In progress

DBP4: Spatiotemporal modeling of T-cell Signaling

PI: Christoph Wülfing, PhD, Professor of Immunology, School of Cellular and Molecular Medicine, University of Bristol

Funding Source(s): ERC PCIG11-GA-2012-321554, The spatiotemporal organization of T cell signaling as a regulator of T cell function, European Research Council (Wülfing), 8/1/12-7/31/16; 102387/Z/13/Z, Characterising the disruption of signalling dynamics at the immune synapse interface of tumour infiltrating lymphocytes, Wellcome Trust (Wülfing), 8/1/14-9/30/17; 201254/Z/16/Z, Ability of Tumour Infiltrating Lymphocytes (TILs) to Mediate Tumour Killing, Wellcome Trust (Wülfing), 5/1/16-4/30/19; GW4 BioMed DTP, Defining Mechanisms of T Cell Suppression in the Tumour Microenvironment, Medical Research Council (Wülfing), 9/1/16-8/31/19


 

How DBP acts as a driver of test bed:

The project is essential to the creation of CellOrganizer functions for aligning and comparing spatiotemporal distributions of multiple molecules and creating causal models


Highlight:

FigVIII.2 Understanding how cellular function is regulated in complex signalling networks with dozens of interacting proteins is a critical challenge in current biomedical science. A critical component of signalling complexity is that proteins are rarely evenly distributed throughout cells but enrich at particular locations at particular times. Co-localisation of two proteins enhances their interaction efficiency. At the systems scale, spatiotemporal organization thus determines how regulatory information flows through signalling networks both in time and space. Approaches to harness this regulatory information encoded in systems scale spatiotemporal distributions, because they address signalling as it occurs in real time inside live cells, are essential if we are to understand the complex regulation of cell function.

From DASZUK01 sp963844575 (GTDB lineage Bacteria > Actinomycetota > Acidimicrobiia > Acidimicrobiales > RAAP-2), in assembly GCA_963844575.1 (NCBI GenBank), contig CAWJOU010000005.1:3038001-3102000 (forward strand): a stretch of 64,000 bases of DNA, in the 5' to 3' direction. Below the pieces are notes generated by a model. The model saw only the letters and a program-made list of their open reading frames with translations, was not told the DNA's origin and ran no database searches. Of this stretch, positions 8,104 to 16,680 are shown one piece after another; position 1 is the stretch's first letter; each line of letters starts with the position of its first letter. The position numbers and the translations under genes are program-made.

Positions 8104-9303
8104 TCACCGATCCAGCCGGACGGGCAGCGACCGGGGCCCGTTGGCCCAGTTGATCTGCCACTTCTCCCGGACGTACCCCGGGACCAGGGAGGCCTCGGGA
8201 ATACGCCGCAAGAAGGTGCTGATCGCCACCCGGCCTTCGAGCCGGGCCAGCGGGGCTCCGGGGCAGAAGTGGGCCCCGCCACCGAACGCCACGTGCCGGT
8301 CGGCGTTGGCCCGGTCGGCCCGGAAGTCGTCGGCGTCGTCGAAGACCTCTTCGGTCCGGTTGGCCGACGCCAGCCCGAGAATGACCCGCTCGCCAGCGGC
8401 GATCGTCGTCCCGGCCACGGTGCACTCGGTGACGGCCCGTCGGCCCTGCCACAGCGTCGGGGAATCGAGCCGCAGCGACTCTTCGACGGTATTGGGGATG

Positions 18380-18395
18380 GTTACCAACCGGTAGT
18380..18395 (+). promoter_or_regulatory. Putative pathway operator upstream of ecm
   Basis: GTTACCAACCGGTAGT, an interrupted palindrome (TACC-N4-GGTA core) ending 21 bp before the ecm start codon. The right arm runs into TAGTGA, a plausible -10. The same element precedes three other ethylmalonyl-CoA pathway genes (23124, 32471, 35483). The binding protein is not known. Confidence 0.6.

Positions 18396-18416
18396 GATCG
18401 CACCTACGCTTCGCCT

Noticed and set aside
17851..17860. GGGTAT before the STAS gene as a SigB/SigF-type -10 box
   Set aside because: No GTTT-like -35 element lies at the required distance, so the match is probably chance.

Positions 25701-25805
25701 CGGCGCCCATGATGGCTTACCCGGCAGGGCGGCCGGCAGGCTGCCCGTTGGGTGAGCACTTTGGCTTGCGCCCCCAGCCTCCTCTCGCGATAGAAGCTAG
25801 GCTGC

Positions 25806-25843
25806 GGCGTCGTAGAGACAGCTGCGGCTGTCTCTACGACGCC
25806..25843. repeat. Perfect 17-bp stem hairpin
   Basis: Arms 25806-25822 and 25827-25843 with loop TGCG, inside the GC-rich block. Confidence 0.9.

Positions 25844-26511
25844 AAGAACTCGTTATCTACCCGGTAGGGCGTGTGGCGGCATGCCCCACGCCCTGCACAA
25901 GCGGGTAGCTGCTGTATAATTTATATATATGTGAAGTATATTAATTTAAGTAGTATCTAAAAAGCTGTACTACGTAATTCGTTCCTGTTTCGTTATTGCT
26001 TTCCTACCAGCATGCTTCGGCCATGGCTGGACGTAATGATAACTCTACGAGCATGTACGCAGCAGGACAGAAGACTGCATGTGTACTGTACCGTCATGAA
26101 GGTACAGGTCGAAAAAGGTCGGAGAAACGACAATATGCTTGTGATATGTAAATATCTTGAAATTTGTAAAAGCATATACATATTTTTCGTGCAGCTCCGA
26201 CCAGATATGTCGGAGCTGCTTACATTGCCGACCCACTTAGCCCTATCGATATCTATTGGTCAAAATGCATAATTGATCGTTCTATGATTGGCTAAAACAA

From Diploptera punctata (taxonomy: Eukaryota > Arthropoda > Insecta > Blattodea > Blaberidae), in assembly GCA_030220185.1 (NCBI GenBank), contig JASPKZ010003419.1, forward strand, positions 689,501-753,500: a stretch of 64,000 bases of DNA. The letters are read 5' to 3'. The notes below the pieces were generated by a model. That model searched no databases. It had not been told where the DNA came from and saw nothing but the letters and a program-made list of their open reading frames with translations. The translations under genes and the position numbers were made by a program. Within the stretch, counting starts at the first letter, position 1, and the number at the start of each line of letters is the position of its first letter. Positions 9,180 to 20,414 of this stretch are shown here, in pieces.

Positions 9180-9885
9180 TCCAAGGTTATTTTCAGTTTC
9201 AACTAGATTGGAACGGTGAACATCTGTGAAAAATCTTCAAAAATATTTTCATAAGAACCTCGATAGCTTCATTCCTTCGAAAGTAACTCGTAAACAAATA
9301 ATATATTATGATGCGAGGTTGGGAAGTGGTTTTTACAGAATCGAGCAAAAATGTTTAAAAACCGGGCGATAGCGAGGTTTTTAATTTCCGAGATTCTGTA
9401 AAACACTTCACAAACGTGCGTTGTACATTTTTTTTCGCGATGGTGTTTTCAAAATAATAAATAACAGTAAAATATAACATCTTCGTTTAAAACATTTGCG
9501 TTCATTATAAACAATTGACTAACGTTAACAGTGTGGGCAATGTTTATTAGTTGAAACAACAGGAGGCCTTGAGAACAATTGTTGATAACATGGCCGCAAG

We investigate the activation of primary T cells by antigen presenting cells with systems scale live cell imaging (> 50 sensors) to comprehensively understand roles of spatiotemporal signalling distributions and to efficiently exploit such organization to discover mechanisms in the regulation of cellular function. As one of our key projects we address the tyrosine kinase Itk. We have already established Itk as a critical regulator of the spatiotemporal organization of T cell signaling and can now relate such organization to roles of Itk in cytokine secretion and primary immunodeficiency, as functionally corroborated by manipulation of the spatiotemporal features of Itk-dependent signaling.

The key strength of systems scale imaging data and the central challenge in their analysis is the abundance of information. For example, our current data set contains more than 10,000 three-dimensional time-lapse videos of individual T cells undergoing activation. Moreover, already for each individual T cell, at each individual time point during its activation, the imaging data provide thousands of data points, the amount of a signalling sensor at each resolved position inside the T cell, i.e. a three-dimensional map of the local concentrations of the signalling sensor. The more of these maps can be efficiently analysed, the more one can understand how proteins are poised to interact inside live primary cells in the regulation of their activation. Advanced image analysis approaches that maximize the extraction and processing of the quantitative data contained in large image data sets are thus of great relevance.

In collaboration with TR&D2 and TR&D3 we pursue two aims.

To construct models of the relationship between the spatiotemporal distributions of potential signaling molecules
Quantifying the spatiotemporal organization of signaling under different T cell activation conditions, e.g. in T cells that do or do not express Itk, we can thus discover how signaling relations change as a powerful tool to generate testable hypotheses about how signaling governs cellular function.
To construct biochemical cell simulations that capture the sequence of events involved in T cell signaling
Cell simulations based on the actual local concentrations of signaling intermediates inside a live cell will help to understand how biochemically defined protein interactions occur during cellular activation and thus regulate cell function.

Publications resulting from this work:

    • Roybal KT, Sinai P, Verkade P, Murphy RF, Wuelfing C (2013) The actin-driven spatiotemporal organization of T-cell signaling at the system scale Immunol Rev 256: 133-47 PMID: 24117818.
    • Roybal*, K.T.;  T. E. Buck*, X. Ruan*, B. H. Cho, D. J. Clark, R. Ambler, H. M. Tunbridge, J. Zhang, P. Verkade, C. Wuelfing, and R. F. Murphy (2016) Computational spatiotemporal analysis identifies WAVE2 and Cofilin as joint regulators of costimulation-mediated T cell actin dynamics.  Science Signaling 9: rs3 [*co-first authors].
    • Ambler*, JE, X. Ruan*, R. F. Murphy†, and C. Wülfing† (2017) Systems Imaging of the Immune Synapse . Methods in Molecular Biology, vol. 1584 (C. T. Baldari and M. L. Dustin, eds.), in press [*co-first authors, †co-senior authors].